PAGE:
Mom makes sure son can spend time with his lost sibling, places sandbox at his gravesite so brother can play with him

 

By Dave Andrusko

PHOTO: ASHLEE HAMMAC/FACEBOOK

PHOTO: ASHLEE HAMMAC/FACEBOOK

Some of the items that go “viral” on Facebook most people would sincerely wish wouldn’t. But occasionally, like Ashlee Hammac’s tribute to Ryan, her son who died at five days, are so overwhelmingly life-affirming that they spread balm on hurting families around the world.

If you click here, the first picture you will see is of her other son, Tucker.

Three-year-old Tucker is playing in a sandbox added to his brother’s grave, times that Ashlee Hammac says Tucker cherishes. She told People magazine’s Kelli Bender that her first thought was to decorate Ryan’s gravesite with glass pebbles but came to see that Tucker “needed his own place to mourn.”

“The more I thought about it, the more I wanted something my other son Tucker could be incorporated in,” Hammac told Bender. The Lake City, Florida, mother filled a sandbox with blue sand and trucks placed in front of the baby’s tombstone so Tucker can spend time with his little brother.

“He always goes out there with me, and sits out there, and sings lullabies, and talks to him just like he was there,” Hammac said. “So I wanted it to be special for him too. His favorite thing right now is trucks.”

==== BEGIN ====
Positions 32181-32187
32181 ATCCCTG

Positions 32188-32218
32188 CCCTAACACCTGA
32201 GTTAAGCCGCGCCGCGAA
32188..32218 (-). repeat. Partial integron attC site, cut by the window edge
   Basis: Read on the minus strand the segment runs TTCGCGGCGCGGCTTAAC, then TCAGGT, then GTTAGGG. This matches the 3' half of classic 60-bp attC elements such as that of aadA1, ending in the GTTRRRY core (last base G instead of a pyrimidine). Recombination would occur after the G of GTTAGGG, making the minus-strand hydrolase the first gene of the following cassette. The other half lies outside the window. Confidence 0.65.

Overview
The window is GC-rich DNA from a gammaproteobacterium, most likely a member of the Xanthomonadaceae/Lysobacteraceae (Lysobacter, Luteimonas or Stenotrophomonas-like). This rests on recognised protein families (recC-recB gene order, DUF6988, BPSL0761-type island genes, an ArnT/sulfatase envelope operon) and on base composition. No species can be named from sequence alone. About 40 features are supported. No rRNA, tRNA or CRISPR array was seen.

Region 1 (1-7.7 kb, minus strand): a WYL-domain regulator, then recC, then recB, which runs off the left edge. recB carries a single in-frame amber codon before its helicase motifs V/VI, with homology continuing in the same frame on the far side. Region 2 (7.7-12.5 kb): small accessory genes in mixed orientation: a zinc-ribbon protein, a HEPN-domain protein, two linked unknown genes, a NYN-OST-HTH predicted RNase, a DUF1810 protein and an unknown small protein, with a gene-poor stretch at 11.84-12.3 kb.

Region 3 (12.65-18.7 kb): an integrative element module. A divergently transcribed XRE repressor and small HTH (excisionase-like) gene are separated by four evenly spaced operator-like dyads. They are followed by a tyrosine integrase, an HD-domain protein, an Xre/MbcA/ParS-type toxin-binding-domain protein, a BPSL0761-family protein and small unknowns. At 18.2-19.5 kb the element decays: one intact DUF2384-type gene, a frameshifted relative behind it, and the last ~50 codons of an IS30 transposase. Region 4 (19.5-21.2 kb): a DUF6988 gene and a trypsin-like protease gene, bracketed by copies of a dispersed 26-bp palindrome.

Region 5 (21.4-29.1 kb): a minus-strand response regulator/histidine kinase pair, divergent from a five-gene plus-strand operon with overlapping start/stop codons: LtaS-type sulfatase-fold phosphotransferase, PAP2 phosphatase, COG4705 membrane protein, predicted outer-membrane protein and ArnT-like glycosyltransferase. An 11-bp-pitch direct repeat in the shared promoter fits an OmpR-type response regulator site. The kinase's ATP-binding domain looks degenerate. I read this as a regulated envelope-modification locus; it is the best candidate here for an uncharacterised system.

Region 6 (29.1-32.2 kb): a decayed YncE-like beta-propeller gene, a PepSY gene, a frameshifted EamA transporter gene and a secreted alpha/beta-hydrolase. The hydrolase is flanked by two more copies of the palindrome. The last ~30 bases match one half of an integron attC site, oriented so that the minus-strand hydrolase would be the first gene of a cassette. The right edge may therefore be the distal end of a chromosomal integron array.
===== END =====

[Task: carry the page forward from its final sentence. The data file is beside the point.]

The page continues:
Hammac first posted a photo of Tucker playing in Ryan’s sandbox on March 2. There has been “an overwhelming outpouring of support from other mothers who have lost children,” Bender writes. Hammac “says the virtual response has been particularly moving given her own difficulty in finding an outlet for her grief when Ryan passed away. “

Ashlee Hammac's 3-year-old son Tucker with his baby brother Ryan COURTESY ASHLEE HAMMAC

Ashlee Hammac’s 3-year-old son Tucker with his baby brother Ryan
COURTESY ASHLEE HAMMAC

Ryan was born in October 2013. He died five days later due to Hypoxic-Ischemic Encephlopathy. Bender explained what HIE is and Hammac’s refusal to allow death to have the last word.

“HIE is a brain dysfunction that occurs when there is a lack of blood flow to the brain. Hammac and her family have now committed themselves to raising awareness of HIE through their new nonprofit Pages to Memories, an organization that donates supplies to neonatal intensive care units and provides emotional support to struggling families.

“’I wanted to help. I wanted other people, because I know it wasn’t just me, to have someone to talk to…to have a place they could depend on,’ Hammac explained. ‘And I wanted to feel like Ryan was helping still, because in those five days he changed our family so much.’”

I won’t rob you of the experience of reading the story in full. Let me conclude with the last paragraph in the story:

“Hammac says what’s most important to her is that Ryan continues to be a part of her family. For now, in Tucker’s sandbox, Ryan’s spirit endures.”

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